Jason Aldean follows 2016’s They Don’t Know with Rearview Town, an ambitious 15-track album that’s ultimately about leaving it all behind and looking ahead.
Composed and released amid a period of professional and personal turmoil, the album truly reflects all that Aldean has endured in the past few years. From the tragic mass shooting in Las Vegas to the birth of his son, the songwriting reflects these highs and lows.
Whatever the case, Rearview Town shows a more reflective side of the singer-songwriter and proves relatable to listeners.
Lyrically, nearly every cut from the album deals with themes of romance and personal struggles, the most present being alcoholism and lost love. No track embodies each of these themes like “Drowns the Whiskey,” a somber tune that deals with the tendency to turn to intoxication to drown the sorrows that accompany heartbreak. Featuring Miranda Lambert, the vocal contribution adds a nice harmonic pairing to Aldean’s smooth delivery. Another prevailing theme is the prospect of forsaking the past and moving forward, as with the eponymous track “Rearview Town.” In this cut, Aldean contributes to this common theme of the country genre: leaving that small town behind in search of something bigger. “It ain’t nothin’ what it used to be / Population minus me / On the other side of that dust cloud, it ain’t nothin’ but a rearview town,” sings Aldean, illustrating his frustration with stagnant small-town life.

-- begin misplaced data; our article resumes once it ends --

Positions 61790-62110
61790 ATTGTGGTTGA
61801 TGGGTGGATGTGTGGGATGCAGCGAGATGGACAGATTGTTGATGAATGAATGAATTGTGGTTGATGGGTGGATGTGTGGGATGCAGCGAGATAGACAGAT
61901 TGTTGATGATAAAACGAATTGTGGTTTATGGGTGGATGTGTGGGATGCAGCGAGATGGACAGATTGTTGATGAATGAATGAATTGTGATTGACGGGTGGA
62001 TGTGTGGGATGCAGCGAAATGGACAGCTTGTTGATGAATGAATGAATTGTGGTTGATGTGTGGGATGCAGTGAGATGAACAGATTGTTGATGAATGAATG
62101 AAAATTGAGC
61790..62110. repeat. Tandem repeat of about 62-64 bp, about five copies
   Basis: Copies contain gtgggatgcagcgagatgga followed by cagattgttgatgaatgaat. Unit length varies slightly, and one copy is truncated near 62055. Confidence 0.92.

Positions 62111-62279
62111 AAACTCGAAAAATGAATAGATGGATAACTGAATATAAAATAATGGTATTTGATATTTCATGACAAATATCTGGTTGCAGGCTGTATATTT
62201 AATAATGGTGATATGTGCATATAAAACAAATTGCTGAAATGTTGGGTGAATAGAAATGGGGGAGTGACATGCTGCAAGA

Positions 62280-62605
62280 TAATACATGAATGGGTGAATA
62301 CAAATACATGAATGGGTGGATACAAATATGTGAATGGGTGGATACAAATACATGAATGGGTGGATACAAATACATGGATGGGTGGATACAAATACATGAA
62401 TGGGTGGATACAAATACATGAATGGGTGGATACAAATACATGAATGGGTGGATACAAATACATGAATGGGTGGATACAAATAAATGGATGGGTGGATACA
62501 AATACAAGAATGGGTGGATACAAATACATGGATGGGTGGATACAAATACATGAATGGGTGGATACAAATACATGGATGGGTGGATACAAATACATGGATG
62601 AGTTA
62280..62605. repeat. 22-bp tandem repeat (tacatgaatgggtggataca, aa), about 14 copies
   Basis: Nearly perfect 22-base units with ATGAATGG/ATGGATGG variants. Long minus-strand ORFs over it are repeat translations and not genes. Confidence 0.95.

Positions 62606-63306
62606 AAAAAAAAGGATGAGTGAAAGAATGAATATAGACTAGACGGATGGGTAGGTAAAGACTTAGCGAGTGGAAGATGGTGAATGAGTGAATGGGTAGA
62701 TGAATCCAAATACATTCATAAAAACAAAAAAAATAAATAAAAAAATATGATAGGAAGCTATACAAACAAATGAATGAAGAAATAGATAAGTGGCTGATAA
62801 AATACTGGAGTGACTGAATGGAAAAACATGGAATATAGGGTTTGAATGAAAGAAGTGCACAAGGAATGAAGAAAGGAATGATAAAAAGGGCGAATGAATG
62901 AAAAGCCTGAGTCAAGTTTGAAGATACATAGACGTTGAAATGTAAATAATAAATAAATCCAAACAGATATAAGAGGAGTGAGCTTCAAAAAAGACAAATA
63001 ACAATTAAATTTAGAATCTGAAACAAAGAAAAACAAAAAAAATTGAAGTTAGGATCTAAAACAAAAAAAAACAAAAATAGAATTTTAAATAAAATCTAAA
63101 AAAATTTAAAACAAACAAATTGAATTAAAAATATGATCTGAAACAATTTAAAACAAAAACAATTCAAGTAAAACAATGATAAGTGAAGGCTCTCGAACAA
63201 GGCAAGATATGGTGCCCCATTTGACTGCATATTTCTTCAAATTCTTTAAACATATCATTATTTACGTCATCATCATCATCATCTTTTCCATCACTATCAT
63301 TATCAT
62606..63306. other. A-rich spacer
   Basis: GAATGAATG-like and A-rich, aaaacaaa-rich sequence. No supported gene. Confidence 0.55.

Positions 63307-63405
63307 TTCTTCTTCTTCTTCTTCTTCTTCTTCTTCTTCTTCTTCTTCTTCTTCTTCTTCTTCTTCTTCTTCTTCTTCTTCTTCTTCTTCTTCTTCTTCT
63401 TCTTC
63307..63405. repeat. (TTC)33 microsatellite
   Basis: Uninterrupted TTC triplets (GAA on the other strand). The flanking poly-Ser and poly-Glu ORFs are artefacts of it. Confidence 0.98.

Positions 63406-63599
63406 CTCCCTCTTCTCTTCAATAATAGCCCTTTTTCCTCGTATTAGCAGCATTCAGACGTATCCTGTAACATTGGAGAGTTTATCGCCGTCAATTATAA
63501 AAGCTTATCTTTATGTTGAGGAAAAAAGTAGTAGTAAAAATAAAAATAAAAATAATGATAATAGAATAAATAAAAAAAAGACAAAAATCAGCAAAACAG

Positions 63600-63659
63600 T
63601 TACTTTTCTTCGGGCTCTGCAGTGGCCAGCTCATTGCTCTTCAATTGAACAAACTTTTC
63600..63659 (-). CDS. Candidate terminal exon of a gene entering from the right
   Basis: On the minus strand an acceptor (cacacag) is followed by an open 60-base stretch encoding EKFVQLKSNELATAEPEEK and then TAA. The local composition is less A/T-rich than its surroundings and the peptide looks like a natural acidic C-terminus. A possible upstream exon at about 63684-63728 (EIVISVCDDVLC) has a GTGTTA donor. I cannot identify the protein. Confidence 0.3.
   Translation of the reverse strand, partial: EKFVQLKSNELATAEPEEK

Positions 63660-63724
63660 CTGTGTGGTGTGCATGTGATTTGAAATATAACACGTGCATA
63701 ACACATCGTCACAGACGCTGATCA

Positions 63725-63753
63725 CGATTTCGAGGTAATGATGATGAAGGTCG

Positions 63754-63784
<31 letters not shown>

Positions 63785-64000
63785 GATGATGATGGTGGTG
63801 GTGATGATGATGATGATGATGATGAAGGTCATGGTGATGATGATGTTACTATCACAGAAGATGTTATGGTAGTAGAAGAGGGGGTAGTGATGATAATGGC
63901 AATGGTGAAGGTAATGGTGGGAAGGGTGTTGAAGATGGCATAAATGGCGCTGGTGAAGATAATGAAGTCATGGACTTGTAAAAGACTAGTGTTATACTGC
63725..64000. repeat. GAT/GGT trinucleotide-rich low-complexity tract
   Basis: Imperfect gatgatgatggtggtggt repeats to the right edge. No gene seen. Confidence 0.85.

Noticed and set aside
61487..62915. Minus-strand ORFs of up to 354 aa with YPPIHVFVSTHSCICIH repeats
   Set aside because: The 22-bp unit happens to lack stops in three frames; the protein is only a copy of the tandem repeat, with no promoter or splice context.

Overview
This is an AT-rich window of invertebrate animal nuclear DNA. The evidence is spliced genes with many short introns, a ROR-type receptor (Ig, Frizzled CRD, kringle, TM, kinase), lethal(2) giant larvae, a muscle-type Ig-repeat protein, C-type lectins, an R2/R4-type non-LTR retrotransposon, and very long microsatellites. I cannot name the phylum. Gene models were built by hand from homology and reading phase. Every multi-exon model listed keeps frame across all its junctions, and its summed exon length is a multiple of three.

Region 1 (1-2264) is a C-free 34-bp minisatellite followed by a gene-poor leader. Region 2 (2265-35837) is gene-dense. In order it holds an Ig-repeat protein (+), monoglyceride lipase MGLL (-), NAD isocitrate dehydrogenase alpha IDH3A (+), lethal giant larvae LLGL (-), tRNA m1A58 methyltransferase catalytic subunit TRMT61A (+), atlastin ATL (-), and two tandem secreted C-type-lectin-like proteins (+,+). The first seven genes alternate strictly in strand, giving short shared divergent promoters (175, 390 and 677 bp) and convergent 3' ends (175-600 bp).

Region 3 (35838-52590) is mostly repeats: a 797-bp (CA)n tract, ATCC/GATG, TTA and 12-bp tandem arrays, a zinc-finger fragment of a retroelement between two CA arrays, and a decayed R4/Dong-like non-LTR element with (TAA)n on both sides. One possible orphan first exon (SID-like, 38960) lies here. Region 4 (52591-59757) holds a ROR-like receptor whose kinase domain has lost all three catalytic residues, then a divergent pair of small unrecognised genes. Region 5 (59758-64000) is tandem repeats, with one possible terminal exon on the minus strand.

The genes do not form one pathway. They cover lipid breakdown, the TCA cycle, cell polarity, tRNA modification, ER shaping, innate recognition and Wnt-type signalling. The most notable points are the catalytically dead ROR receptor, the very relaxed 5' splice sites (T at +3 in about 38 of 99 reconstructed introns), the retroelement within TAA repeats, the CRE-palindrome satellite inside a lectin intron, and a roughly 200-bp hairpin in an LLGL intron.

In terms of musicality, Rearview Town offers much diversity in the realm of instrumentation. A particular standout is the guitar work, characterized by heavy, distorted chord progressions and compelling lead breaks. “Love Me or Don’t” best exhibits the variety of guitar work. Each verse contains soft riffs with plenty of pipe slides and reverb that progresses into a punching chorus of power chords and a solo that’ll definitely melt some faces. Combined with the production talents of long-time collaborator Michael Knox, the album is well-mastered and features contemporary production qualities like electronic drum patterns that enhance the overall musicality.
Rearview Town proves a successful entry in Aldean’s catalogue of work and should provide new heights for an artist on a constant rise. It’s an achievement that will satisfy old fans and prove effective in broadening his audience. It’ll also provide the singer with the opportunity to move forward from some personal setbacks in a positive way.